South Africa: Cabinet Mulling Land Reform Recommendations

Cabinet is still considering the findings and recommendations of the Presidential Advisory Panel on Land Reform and Agriculture, President Cyril Ramaphosa said on Thursday.

He said this when he responded to oral questions in the National Assembly on Thursday.

"Cabinet still needs to consider the findings and recommendations of the panel, after which it will be able to pronounce on the implementation of this report.

"We hope this will dovetail with the work being done by the National Assembly on the land question," he said.

This comes after Presidential Advisory Panel on Land Reform and Agriculture, which was established in September 2018 to provide expert advice on the critical task of land reform - recently produced several far-reaching recommendations aimed at correcting the skewed distribution of land in the country.

Addressing MPs on Thursday, President Ramaphosa said the acceleration of land reform is essential for the transformation of society, for tackling poverty and growing the economy.

"Through providing poor South Africans with land on which to farm, to live and to run businesses, we will be able to break the cycle of poverty in which many people are trapped.

"The report of the Advisory Panel has been presented to Cabinet and has been made available to the public. The report provides a detailed and critical assessment on progress since 1994 and outlines some of the weaknesses in our policies and programmes," he said.

The report, he said, recommends legal mechanisms to recognise, register, record and enforce a continuum of land rights, so that all people become rights holders.

Among others, the panel has called on government to immediately identify well-located and unused or under-utilised land and buildings for the purposes of urban settlement and to prioritise poor tenants for upgrading their rights.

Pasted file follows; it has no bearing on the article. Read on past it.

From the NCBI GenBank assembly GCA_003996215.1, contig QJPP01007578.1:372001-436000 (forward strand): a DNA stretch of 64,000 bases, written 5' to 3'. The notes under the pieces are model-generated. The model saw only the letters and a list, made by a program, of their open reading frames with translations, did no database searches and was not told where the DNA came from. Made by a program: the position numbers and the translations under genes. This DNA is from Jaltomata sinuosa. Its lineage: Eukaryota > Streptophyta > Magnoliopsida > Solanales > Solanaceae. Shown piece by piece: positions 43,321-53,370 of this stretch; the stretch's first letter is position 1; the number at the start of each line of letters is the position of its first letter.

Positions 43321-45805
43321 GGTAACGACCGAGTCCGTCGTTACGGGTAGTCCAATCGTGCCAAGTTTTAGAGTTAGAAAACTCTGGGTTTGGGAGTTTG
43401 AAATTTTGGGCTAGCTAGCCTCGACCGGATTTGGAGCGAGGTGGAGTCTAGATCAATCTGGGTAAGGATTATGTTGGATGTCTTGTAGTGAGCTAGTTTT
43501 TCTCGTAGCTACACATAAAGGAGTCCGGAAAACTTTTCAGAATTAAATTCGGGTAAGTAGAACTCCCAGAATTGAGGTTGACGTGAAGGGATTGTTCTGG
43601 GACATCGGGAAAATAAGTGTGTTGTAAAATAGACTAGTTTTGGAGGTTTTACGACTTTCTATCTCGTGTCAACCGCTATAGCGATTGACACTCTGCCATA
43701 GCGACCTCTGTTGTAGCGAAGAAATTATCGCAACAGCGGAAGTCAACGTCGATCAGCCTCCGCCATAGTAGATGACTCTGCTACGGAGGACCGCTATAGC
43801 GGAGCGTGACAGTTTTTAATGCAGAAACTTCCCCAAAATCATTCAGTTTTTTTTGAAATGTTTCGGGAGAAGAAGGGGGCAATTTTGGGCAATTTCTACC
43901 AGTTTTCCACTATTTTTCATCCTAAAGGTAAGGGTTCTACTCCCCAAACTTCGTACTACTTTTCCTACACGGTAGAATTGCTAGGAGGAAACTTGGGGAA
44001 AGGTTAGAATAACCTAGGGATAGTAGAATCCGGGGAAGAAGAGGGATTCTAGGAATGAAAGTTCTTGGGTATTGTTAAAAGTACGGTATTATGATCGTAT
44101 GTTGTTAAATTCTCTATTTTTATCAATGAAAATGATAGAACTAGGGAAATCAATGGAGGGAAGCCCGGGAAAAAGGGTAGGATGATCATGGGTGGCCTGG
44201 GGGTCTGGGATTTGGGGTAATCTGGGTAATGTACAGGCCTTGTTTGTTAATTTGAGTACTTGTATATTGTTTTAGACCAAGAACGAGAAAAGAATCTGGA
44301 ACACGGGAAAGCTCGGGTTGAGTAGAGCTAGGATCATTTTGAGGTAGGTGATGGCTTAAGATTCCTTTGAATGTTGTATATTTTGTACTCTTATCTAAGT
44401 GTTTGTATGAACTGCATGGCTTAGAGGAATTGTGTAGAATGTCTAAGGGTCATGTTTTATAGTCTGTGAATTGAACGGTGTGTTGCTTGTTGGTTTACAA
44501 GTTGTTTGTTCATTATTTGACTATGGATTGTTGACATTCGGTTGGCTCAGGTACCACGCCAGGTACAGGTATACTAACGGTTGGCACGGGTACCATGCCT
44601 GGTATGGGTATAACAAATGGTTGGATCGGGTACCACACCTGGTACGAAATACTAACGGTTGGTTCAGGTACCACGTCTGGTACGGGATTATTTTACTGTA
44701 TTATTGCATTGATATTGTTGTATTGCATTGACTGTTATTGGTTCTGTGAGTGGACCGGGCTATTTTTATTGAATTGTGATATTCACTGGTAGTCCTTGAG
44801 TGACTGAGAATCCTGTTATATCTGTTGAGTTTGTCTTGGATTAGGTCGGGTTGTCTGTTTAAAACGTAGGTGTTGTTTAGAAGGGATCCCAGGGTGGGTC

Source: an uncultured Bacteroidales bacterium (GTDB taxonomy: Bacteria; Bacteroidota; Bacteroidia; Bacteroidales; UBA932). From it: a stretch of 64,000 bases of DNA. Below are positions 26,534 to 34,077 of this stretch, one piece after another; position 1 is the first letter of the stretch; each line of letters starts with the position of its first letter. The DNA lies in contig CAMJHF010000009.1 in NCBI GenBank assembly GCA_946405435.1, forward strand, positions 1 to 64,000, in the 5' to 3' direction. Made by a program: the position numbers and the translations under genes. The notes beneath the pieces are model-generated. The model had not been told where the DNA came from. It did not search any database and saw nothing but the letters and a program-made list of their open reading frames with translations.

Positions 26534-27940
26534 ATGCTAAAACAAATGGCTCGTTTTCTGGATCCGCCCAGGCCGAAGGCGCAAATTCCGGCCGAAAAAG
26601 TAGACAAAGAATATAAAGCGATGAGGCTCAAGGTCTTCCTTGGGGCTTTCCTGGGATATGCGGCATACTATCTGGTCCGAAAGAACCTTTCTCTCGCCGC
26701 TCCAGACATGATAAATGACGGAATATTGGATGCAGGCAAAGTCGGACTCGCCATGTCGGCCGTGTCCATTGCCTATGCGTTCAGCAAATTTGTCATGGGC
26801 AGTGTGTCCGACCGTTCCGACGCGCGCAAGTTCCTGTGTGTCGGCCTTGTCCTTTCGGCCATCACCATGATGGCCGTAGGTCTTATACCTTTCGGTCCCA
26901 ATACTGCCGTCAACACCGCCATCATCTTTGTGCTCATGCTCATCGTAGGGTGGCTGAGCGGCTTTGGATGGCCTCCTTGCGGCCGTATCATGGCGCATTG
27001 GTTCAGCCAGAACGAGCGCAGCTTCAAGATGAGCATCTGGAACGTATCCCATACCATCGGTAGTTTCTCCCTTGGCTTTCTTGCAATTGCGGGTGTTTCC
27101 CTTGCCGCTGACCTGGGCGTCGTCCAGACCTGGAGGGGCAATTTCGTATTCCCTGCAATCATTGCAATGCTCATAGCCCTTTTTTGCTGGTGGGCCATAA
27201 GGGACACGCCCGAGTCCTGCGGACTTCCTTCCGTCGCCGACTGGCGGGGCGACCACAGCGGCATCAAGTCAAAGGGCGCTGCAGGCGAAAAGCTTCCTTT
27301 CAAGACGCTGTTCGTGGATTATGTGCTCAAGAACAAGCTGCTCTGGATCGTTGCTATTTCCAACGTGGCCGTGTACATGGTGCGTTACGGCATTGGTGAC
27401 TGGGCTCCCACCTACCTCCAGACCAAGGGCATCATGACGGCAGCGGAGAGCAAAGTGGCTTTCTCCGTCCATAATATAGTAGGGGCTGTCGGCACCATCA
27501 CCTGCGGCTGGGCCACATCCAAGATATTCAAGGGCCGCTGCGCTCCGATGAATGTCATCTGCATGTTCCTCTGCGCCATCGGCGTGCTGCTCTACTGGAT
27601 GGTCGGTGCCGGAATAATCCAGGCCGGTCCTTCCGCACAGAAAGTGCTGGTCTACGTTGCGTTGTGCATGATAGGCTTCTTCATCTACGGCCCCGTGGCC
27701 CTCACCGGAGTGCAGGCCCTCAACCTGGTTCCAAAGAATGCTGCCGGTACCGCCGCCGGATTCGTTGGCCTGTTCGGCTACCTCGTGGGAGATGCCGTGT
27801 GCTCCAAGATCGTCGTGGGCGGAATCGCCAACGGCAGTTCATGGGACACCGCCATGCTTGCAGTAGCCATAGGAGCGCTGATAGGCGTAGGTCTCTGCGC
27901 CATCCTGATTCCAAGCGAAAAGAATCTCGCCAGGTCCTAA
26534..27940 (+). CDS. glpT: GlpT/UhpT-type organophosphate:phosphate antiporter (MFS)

The panel also argued that expropriation without compensation is not, by itself, a solution to land reform, but is just one of the means of acquiring land.

"The report goes much further to address questions of who should benefit, and promotes a participatory and democratic, area-based approach to identifying land needs.

"The panel's recommendations complement and reinforce the work being done by the Inter-Ministerial Committee on Land Reform chaired by the Deputy President.

"The IMC is making progress in the development of the National Spatial Development Framework, which will guide our efforts to ensure land use and planning is developmental and transforms people's lives," he said.

The President said the Department of Public Works and Infrastructure has released 100 parcels of land for land restitution purposes.

"For the remaining parcels of land, land use studies are being finalised, which include land identified for human settlements.

"Progress is being made in the development of an integrated model for farmer support. The model entails the provision of financial and non-financial support through the value chain.

"It is intended that, together with the work already underway, the Panel's recommendations will inform the finalisation of a comprehensive, far-reaching and transformative land reform programme," he said.

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